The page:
Helping Pro se Litigants Better Represent Themselves in Family Court

Last Saturday, Gregory Forman and I taught a seminar, hosted by Charleston Pro Bono Legal Services, aimed at helping Pro se litigants better represent themselves in the Family Court.  One of my inspirations for volunteering to help organize and speak at this seminar was a former client.  She came to me after representing herself in a contested custody dispute for more than 2 years.  The following synopsis of her struggles to navigate the Family Court’s procedural landmines is published with her express written permission.  

The litigation was commenced after my client lost her long-time job, and was working in a temporary 2nd-shift position. She did not have financial support from family.  It was a challenge for her to pay routine monthly expenses.  When she was served with pleadings from her daughter’s father seeking custody, she didn’t have the means to hire an attorney.  One of the allegations against her was that her new work schedule was grounds to change custody, so getting another job, or working over-time didn’t seem like a helpful option.  Believe me, she would have quickly hired a lawyer, if there was any way possible.  

Within 30 days of the case being filed, she was required to file an Answer and Counterclaim, appear at a Temporary Hearing against the other parties’ very seasoned attorney, and pay a sizable retainer to the Guardian ad Litem (GAL). It was only a month into the case, but already it felt like the deck was stacked against her. After paying the GAL, she had even less cash on hand to pay a retainer to an attorney, and was left trying to navigate the Family Court’s procedural landmine on her own.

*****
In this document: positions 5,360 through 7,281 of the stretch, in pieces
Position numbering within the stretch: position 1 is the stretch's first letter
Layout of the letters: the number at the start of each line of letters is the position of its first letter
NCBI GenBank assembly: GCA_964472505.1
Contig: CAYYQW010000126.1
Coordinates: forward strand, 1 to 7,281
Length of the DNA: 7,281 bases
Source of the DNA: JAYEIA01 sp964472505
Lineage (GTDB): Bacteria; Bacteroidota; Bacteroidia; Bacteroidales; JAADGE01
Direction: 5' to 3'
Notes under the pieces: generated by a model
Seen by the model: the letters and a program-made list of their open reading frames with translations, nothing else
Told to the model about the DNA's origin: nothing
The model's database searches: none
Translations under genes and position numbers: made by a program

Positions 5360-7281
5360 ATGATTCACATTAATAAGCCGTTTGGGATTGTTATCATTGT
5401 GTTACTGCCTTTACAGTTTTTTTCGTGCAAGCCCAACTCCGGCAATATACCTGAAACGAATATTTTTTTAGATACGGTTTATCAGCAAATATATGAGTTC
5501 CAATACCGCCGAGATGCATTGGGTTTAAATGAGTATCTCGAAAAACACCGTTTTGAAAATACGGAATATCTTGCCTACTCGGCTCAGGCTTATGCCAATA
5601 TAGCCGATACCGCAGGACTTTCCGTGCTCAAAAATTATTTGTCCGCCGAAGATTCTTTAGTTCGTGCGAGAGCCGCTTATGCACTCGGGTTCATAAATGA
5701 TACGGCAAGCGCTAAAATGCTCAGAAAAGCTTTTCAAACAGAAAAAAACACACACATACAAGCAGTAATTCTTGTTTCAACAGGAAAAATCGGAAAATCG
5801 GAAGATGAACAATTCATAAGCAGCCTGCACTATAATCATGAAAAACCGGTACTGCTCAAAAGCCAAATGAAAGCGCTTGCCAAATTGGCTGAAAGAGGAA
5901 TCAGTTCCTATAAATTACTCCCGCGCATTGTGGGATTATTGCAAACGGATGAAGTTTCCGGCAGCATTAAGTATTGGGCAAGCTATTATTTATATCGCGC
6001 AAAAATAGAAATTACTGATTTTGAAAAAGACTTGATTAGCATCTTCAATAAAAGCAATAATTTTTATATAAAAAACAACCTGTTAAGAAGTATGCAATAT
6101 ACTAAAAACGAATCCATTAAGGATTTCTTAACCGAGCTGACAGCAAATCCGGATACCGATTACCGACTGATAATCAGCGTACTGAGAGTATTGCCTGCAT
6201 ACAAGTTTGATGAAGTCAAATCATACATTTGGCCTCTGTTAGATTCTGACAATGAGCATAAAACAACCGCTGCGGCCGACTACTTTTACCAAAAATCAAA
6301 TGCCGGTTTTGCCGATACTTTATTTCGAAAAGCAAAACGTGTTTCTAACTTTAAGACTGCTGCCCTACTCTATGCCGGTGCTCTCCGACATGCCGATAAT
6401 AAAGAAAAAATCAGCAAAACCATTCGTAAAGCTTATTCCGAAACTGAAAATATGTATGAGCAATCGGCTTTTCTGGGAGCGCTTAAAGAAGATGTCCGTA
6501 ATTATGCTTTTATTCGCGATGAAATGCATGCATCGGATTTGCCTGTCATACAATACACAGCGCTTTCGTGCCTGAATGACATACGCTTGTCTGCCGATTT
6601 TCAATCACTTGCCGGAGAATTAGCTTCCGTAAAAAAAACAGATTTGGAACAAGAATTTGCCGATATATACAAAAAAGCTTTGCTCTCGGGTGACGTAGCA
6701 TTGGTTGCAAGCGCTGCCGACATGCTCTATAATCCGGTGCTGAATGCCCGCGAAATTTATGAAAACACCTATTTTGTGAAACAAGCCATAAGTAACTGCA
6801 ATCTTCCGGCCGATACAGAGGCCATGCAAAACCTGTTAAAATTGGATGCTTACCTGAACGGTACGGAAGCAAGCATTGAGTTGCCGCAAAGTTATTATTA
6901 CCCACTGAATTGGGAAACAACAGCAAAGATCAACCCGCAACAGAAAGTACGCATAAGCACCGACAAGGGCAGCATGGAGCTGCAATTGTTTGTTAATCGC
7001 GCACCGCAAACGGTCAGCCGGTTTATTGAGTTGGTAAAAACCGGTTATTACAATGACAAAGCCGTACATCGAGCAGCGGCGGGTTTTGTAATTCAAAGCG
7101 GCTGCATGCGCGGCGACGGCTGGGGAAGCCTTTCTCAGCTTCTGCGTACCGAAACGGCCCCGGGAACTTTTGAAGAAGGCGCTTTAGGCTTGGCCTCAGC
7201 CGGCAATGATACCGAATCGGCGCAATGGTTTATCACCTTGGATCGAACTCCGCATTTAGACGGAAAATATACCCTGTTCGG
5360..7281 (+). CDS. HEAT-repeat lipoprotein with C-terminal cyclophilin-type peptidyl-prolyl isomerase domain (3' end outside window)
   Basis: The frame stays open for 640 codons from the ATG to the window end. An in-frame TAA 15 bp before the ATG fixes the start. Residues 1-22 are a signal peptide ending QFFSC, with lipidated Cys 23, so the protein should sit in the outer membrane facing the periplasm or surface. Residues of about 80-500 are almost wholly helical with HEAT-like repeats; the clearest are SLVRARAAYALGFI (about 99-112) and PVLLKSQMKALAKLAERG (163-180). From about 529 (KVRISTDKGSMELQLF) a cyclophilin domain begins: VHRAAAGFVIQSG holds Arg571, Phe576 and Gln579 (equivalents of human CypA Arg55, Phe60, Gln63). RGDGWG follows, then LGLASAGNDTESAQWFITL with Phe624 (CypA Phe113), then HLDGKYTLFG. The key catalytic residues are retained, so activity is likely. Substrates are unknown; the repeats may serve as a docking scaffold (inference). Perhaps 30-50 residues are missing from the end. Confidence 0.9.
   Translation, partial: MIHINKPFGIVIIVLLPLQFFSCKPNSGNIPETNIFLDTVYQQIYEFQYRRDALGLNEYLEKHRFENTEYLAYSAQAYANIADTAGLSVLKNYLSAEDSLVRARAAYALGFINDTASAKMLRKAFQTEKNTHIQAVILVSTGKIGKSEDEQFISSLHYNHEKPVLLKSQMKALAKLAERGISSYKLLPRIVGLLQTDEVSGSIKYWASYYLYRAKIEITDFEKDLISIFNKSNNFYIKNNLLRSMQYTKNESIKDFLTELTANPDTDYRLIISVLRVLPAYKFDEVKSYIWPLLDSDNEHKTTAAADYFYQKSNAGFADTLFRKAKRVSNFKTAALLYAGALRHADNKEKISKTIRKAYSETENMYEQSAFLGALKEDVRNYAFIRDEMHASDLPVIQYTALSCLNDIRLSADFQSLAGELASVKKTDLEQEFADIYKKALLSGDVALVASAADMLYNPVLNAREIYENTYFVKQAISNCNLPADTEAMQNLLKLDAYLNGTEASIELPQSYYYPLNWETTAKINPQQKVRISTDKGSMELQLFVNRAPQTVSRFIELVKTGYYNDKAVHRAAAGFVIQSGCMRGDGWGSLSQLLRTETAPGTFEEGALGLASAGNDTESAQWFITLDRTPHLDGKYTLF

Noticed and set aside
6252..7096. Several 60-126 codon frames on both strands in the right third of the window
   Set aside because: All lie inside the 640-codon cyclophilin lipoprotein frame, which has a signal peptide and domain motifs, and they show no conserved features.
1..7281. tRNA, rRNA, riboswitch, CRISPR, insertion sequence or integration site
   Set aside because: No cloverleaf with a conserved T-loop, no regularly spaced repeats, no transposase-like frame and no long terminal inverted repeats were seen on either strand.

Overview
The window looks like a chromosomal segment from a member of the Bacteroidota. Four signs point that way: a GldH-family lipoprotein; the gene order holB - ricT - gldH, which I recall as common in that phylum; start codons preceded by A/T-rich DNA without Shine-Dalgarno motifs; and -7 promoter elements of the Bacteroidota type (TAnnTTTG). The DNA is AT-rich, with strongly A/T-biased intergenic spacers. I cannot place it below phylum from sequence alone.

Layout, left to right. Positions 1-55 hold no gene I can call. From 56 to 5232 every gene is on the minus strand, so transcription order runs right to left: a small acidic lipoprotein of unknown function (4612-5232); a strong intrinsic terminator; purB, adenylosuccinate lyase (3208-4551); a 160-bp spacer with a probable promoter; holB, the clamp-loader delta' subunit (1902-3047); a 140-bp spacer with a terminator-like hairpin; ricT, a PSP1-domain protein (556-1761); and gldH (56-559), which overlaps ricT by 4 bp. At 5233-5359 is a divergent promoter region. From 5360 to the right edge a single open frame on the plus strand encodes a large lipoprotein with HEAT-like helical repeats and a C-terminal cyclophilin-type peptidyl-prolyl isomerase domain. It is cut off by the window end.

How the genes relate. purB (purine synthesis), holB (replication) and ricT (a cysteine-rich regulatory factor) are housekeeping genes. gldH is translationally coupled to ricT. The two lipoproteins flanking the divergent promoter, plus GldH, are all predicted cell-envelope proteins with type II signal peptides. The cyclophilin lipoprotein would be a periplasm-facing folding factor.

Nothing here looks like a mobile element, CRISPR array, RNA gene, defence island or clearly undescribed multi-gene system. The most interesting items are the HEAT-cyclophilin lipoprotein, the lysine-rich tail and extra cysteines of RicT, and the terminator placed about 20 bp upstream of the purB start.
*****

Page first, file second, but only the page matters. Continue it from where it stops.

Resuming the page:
For months, she treaded water, and ultimately agreed, at mediation, to share custody, partially motivated by the realities of proceeding to trial as a pro se litigant.  I have reviewed that case at length, and strongly believe, if I was representing her at that time, we would have most likely prevailed at trial.  She knew the allegations against her were unsubstantiated, but she couldn’t afford to hire a lawyer, and didn’t know how to adequately prepare and present her own case at trial. 

At one time or another, both the Guardian ad Litem and Mediator filed Rules to Show Cause against her for not paying their fees, for which she faced going to jail, if she didn’t find a way to get them paid.  They were right to do so, and I would have done the same if I was in their shoes.  It does, however, illustrate that the financial means to hire an attorney was far out of her reach.  

It doesn’t take long after a case is filed before inherent and unavoidable litigation expenses begin to add up. Often, only a month into a case, a litigant that couldn’t initially afford an attorney, has already spent what little funds they had or could borrow paying these expenses, and is left with no choice but to proceed pro se.  There’s also the additional cruel reality that the longer a case is pending, the more any lawyer, including myself, will likely charge for the initial retainer.  This is because more work will be required in a shorter time frame.  

The still-new “365-Rule” requiring all Family Court actions to be disposed of within 1 year of filing is also disadvantageous to lower income litigants.  Let’s say a low-end child custody case would cost $20,000 to try.  It is much easier for someone who earns $30,000 or less annually to stretch those expenses over an 18 or 24-month time period than a 12-month time period.  Under the rules, as they now exist, it is not possible.